Innovative teaching styles being brought to CHS

Innovative teaching styles being brought to CHS

By Alex Dalton
Staff Writer

Video by Jack Hobbs and Braden Creel

With the new Coppell ISD motto being “learners should be educators and educators should be learners,” teachers are taking a second look at the way they run their classroom.

Teachers were handed the CISD learning profile which talks about learning design and how teachers should approach learning situations based on their students and environment.

Some teachers have already made a big leap into this new request. Statistics teacher Michael McCabe recently spoke at a seventh annual Texas TSEM conference over his flipped teaching style. Anatomy and Physiology teacher Jodie Deinhammer connects to her students through her online Anatomy and Physiology textbooks, which is one of the most popular textbooks on iTunesU in the world.

AP and IB Environmental Science teacher Holly Anderson is using entirely project based learning for her students to use in order to learn each section in the curriculum. This gives them a way to incorporate their passions into the project they’re doing either by music, writing, or a unique presentation.

Aquatic Science and Biology teacher Laronna Doggett is using Blendspace for her teaching activities. Blendspace is a website enabling teachers to have their schedule and the work the student needs to do through almost solely technology.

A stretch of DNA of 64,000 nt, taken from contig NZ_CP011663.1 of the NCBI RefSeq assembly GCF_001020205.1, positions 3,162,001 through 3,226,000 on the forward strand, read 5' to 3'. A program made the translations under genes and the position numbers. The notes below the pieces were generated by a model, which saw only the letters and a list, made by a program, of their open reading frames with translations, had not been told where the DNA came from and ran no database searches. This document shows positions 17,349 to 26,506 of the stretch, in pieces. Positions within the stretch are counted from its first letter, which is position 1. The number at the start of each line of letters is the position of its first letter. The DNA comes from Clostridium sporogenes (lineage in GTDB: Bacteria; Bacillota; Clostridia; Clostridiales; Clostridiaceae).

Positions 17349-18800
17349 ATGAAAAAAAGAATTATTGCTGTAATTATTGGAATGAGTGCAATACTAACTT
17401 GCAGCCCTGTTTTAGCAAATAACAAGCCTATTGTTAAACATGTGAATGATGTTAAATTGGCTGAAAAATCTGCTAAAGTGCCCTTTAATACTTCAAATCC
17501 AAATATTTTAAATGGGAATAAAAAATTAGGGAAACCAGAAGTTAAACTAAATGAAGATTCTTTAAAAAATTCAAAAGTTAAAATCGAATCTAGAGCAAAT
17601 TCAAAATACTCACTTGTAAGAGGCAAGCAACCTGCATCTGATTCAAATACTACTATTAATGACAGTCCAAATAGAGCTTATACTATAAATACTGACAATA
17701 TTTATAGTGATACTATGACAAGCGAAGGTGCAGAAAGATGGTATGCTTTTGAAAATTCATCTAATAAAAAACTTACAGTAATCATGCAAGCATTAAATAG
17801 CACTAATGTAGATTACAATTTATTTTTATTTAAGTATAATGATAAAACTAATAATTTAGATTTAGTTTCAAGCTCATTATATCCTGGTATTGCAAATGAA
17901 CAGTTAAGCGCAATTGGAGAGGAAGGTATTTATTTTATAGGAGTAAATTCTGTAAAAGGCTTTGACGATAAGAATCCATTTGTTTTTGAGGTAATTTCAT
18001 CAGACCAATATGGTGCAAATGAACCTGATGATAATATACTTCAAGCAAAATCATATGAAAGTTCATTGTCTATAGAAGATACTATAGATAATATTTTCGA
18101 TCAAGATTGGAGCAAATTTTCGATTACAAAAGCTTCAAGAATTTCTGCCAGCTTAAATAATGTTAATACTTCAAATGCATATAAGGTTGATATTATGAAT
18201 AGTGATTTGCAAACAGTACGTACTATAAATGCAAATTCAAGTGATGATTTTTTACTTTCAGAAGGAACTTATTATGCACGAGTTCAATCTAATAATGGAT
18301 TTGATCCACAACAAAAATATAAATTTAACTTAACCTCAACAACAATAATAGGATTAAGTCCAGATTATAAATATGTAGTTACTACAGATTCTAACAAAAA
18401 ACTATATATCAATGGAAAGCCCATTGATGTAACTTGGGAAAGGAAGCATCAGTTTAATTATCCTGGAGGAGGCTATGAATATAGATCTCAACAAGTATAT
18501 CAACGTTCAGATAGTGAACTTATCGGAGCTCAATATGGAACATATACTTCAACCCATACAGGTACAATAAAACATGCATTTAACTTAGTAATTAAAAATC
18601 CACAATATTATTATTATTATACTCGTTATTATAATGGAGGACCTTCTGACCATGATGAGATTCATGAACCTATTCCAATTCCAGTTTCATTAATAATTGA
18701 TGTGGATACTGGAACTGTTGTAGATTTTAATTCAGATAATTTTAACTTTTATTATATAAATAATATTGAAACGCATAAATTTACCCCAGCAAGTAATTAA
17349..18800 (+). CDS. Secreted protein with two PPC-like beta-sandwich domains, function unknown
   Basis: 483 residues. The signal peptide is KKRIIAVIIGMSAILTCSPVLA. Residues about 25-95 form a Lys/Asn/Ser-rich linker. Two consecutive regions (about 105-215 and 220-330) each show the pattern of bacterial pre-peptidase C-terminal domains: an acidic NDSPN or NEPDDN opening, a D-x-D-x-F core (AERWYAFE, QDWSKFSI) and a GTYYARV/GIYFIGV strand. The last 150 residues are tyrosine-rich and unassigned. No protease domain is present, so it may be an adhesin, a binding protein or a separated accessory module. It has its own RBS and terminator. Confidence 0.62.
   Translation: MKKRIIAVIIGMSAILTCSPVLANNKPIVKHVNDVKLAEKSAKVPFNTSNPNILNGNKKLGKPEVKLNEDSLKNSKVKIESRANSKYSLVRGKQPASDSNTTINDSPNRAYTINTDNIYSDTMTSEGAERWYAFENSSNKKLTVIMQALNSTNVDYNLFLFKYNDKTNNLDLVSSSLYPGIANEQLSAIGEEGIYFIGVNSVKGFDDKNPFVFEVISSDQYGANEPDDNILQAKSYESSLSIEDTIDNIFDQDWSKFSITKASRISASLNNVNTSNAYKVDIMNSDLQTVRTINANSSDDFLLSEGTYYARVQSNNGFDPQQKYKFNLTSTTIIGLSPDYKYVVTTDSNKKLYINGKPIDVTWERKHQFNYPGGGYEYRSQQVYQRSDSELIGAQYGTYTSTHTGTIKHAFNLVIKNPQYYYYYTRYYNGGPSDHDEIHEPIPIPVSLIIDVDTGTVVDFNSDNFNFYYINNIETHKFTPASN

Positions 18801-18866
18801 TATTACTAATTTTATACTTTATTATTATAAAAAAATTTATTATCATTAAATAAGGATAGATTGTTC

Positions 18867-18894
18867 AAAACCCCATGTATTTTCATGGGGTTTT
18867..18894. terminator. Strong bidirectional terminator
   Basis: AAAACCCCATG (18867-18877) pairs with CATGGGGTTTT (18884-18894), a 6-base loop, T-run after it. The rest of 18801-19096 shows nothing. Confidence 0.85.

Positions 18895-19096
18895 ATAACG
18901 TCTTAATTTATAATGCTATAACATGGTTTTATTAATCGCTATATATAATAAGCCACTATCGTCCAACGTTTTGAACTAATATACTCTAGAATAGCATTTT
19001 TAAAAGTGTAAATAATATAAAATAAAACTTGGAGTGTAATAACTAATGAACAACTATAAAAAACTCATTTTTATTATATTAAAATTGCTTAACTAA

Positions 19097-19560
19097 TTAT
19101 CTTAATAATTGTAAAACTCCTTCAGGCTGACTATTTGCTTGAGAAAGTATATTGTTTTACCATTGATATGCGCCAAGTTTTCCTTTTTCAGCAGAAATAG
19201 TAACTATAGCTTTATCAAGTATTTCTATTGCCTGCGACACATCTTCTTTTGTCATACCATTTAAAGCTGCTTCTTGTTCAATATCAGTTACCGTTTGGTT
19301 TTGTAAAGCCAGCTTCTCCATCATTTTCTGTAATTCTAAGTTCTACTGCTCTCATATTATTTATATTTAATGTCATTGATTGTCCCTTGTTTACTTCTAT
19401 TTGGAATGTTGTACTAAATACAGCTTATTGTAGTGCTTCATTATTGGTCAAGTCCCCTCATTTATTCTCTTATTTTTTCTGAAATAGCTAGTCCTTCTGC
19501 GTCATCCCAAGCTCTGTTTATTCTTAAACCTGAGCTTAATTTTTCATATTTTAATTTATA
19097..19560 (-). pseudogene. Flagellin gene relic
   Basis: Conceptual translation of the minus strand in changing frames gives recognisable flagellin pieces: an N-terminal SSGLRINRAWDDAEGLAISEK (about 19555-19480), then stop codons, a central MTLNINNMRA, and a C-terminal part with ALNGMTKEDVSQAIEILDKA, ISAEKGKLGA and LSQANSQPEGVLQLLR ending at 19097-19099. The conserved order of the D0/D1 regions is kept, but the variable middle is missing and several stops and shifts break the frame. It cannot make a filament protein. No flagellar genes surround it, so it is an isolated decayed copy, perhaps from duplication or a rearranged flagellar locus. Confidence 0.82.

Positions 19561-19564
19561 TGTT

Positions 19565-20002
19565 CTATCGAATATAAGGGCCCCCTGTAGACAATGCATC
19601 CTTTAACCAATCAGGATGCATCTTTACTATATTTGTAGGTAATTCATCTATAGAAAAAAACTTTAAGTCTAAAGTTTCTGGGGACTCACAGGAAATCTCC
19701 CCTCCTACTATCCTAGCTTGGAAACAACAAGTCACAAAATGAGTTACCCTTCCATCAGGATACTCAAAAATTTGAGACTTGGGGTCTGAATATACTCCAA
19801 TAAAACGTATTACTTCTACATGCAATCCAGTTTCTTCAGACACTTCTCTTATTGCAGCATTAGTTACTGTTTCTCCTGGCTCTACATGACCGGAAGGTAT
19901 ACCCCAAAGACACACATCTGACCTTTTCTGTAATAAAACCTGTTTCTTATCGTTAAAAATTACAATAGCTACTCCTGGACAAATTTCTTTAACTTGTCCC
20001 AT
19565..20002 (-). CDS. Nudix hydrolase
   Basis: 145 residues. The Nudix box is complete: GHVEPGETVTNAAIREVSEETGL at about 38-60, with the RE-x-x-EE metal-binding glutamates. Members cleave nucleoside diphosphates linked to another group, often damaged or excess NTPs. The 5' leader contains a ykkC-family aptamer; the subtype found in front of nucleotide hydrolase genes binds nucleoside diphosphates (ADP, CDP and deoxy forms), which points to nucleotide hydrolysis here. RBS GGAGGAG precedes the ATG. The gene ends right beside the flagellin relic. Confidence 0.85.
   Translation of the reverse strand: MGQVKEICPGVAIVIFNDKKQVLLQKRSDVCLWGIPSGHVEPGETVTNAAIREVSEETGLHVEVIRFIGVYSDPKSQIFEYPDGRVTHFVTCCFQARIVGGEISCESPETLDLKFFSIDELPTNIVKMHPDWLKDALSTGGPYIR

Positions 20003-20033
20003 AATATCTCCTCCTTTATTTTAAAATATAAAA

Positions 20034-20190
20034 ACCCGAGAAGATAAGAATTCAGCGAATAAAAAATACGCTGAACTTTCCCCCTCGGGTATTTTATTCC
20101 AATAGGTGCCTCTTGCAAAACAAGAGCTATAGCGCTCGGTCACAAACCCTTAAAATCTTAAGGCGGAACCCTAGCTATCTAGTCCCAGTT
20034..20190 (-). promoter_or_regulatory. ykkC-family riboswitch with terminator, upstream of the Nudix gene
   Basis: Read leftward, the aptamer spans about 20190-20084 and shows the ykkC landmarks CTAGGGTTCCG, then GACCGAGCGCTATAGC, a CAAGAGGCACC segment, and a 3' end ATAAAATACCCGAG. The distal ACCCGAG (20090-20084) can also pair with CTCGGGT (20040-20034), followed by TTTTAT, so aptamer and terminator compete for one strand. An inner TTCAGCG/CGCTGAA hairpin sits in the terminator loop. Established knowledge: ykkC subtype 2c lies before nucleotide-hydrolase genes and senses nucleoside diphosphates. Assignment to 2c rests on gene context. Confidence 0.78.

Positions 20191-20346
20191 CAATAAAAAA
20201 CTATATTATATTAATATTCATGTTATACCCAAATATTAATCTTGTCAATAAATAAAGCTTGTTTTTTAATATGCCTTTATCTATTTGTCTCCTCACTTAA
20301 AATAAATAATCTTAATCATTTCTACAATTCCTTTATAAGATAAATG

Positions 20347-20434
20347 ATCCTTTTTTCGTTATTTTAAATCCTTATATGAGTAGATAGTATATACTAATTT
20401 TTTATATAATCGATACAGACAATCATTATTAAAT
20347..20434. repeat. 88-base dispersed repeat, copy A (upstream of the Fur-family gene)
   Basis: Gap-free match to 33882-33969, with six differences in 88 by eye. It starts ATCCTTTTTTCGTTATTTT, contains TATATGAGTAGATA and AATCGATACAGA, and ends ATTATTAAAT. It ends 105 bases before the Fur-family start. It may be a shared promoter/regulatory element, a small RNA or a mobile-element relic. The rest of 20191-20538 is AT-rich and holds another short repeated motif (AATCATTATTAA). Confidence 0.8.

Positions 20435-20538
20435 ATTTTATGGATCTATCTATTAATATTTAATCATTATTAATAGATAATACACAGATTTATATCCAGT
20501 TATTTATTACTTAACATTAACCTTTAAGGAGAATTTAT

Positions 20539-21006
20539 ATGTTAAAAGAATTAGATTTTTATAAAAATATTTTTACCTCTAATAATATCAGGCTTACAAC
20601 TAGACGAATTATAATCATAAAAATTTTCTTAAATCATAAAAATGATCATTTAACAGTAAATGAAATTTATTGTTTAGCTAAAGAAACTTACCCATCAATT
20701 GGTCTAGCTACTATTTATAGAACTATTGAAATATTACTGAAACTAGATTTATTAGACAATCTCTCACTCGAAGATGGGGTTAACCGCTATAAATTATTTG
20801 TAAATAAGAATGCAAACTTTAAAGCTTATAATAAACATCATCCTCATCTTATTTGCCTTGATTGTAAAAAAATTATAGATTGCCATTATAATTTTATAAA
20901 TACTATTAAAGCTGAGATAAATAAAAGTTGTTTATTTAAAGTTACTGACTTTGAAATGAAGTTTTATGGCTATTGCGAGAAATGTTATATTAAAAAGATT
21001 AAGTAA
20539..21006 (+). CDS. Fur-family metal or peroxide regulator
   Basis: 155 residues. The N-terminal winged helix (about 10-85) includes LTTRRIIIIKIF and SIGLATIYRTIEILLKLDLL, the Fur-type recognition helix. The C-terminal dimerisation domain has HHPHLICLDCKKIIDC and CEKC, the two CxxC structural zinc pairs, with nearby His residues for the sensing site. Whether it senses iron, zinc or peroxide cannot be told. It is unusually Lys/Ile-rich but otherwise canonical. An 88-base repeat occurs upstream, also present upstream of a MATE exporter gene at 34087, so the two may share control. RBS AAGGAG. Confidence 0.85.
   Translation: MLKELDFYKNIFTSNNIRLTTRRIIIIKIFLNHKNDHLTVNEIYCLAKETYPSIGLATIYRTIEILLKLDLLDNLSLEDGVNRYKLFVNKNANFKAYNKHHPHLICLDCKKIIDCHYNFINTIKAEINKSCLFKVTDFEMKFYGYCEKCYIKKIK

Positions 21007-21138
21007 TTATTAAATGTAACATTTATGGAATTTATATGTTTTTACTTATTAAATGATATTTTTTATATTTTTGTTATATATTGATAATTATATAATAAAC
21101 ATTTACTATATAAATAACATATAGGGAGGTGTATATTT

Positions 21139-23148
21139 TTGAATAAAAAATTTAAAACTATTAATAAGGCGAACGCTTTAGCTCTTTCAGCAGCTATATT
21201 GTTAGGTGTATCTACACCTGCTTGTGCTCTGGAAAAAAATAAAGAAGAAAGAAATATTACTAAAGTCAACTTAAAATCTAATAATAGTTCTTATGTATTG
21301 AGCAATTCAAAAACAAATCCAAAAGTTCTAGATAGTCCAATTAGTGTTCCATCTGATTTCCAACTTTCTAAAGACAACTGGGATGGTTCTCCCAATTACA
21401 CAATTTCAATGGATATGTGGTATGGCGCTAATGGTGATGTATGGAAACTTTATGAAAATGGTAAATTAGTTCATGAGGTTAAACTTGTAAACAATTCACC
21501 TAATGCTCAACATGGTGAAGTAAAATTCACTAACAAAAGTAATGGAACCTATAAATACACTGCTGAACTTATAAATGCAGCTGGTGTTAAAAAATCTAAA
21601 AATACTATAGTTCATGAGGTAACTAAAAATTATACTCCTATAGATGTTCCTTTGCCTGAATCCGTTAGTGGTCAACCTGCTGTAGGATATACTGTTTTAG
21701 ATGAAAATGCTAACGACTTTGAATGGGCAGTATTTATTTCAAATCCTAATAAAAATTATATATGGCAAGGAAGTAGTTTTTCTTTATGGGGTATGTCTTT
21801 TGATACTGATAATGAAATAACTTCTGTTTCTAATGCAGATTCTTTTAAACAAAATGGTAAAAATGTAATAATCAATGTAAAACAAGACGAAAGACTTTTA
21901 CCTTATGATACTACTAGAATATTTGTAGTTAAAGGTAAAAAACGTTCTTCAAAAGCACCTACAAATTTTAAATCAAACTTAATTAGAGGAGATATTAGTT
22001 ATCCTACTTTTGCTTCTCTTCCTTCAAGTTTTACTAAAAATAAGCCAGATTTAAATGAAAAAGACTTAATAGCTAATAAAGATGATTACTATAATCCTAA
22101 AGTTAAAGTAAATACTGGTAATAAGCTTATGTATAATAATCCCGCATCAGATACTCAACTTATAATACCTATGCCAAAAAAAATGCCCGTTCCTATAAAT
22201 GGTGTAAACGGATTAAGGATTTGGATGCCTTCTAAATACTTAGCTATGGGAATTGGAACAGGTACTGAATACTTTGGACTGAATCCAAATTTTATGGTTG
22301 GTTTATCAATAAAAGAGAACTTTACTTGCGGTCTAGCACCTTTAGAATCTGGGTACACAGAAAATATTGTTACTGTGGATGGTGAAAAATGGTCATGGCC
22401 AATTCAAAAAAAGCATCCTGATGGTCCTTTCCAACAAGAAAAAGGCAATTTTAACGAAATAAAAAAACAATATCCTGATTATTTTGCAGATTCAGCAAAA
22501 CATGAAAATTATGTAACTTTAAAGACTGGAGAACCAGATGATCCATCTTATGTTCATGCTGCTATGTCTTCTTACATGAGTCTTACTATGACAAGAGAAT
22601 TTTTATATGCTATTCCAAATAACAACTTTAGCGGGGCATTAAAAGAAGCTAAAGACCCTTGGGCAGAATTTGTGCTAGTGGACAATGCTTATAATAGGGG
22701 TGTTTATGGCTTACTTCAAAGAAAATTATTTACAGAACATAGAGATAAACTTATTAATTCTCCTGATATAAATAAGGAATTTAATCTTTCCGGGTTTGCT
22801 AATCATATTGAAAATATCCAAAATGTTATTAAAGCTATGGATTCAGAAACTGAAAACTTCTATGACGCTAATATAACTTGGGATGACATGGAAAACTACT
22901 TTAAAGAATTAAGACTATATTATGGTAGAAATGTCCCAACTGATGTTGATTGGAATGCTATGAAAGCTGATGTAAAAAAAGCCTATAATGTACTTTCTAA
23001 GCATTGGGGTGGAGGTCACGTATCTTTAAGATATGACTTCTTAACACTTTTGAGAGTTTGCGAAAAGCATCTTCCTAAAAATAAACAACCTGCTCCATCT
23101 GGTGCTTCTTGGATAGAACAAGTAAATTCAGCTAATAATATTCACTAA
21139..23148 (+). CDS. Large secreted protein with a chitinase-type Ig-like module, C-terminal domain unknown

Roxanne Farris, a chemistry teacher, has been doing her flipped classrooms for two years. Flipped classroom is teaching style where students learn from videos or presentations at home and come to class with questions and homework to do.

The big topic this year is what curriculum the teachers teach versus how they are going to teach it. CISD requested all teachers to keep their new motto in mind when designing their curriculum. Academy coach Clara Caussey is more involved in this program, and is excited to see it being implemented.

“Everybody that I know is always more invested with something is they helped develop it. I was recently on a strategic plan committee and I know that I am a lot more invested in telling everyone what the district’s plan is because I helped create it,” Caussey said. “If learners help create their learning environment they’re going to be a lot more invested in producing what the teacher has requested.”

Learner voice and choice is a new teaching style that has been starting to develop in varying classroom in the high school. From geometry to French to anatomy, teachers have been developing their craft to the students liking. Anthony Poullard, a second year staff member and Spanish teacher, has decided to take part.

In Poullard’s Academy classes, he is showing his students his what he has planned for each section they learn and is provided direct feedback from his. Caussey said this is a brave and rare choice among teachers because it requires him not to be afraid of what they might say.

“I see it more like a collaboration between me and my students,” Poullard said. “I get to say ‘Hey guys, this is what I want you to learn and how I want you to learn it, so how do you feel about that? I ask them if it incorporates their passions and if they think it will help them in the future.”